WASHINGTON, DC / ACCESSWIRE / August 1, 2022 / On August 1, 2022, the Associated Press reported that Al-Qaeda leader Ayman Al-Zawahiri had been killed in a drone strike. The strike immediately prompted questions of who is likely to take over leadership of the organization - a power transfer that has not happened since Osama bin Laden was killed in May 2011. The MEMRI Jihad And Terrorism Threat Monitor (JTTM) research team published an analysis two weeks ago on Al-Qaeda's leadership, titled "A Look Into Al-Qaeda's Current Leaders." Below are excerpts from the introduction of that analysis.
From the last known Al-Zawahiri recording, released July 14, 2022.
Excerpt From MEMRI JTTM EXCLUSIVE REPORT: 'A Look Into Al-Qaeda's Current Leaders'
Al-Qaeda has seen significant changes in the past few years, primarily due to the targeting of many of its leaders by U.S. military and intelligence counterterrorism campaigns, as well as the decline of some of the group's regional affiliates in the face of the rise of the Islamic State (ISIS) and other jihadi groups, like Hay'at Tahrir Al-Sham (HTS) in Syria.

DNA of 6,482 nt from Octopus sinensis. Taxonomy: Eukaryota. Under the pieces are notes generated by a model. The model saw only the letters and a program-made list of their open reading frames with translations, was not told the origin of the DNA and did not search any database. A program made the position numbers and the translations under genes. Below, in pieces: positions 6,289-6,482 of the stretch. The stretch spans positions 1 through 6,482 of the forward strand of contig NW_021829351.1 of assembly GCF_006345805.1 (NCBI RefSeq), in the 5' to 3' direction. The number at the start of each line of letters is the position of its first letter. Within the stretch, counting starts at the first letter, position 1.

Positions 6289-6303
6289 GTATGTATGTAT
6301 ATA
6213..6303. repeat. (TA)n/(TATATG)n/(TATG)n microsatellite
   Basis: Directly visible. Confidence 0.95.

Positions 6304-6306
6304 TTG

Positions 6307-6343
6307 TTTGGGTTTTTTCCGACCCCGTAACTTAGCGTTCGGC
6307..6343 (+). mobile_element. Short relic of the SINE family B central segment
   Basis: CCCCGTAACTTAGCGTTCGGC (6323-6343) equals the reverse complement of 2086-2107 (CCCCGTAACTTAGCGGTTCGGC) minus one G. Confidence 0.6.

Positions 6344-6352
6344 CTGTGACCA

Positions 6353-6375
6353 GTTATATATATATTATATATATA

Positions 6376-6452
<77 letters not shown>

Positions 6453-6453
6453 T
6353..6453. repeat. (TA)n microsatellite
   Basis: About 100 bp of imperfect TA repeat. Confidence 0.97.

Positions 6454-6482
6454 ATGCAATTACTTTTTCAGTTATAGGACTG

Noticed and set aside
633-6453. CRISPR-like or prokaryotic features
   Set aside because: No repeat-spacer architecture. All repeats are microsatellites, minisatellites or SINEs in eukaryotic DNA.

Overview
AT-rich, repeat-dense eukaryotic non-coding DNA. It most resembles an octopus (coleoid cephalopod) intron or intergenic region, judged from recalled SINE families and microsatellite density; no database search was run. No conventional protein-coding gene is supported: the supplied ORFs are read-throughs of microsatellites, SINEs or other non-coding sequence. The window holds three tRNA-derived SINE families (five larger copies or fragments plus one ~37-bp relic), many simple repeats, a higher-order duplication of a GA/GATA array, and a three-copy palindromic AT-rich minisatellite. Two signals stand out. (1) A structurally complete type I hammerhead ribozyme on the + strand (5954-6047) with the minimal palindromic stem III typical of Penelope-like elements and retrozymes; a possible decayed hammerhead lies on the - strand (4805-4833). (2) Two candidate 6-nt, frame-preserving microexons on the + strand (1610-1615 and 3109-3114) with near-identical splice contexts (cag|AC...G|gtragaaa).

The group's original circle of command has diminished, as the number of members who fought in Afghanistan and Pakistan during the Osama Bin Laden era and remain alive and at large continues to shrink, leaving few potential heirs if top leader Ayman Al-Zawahiri dies or is captured.
Al-Qaeda functions as a highly decentralized network of affiliated insurgent groups, each active in its own region, with minimal oversight from the organization's Central Command. These groups mainly carry out military operations against their local governments. The most recent attack against the U.S. or Western countries was claimed by Al-Qaeda in the Arabian Peninsula (AQAP) in December 2019 - an attack on Naval Air Station Pensacola in Florida.
MEMRI JTTM has reviewed the statements, books, and multimedia productions disseminated by Al-Qaeda and its affiliated media outlets, which highlight the messaging and combat strategies of the organization's branches and leadership. Based on this research, the following report will provide insight on the remaining first generation of Al-Qaeda's leaders and on the modus operandi of its current regional leaders. It will also provide the available background information, presumed location, and media appearances of the leaders who are involved in localizing the organization's strategy across its regions of activity.
More details on this topic are available at the JTTM website.
SOURCE: Middle East Media Research Institute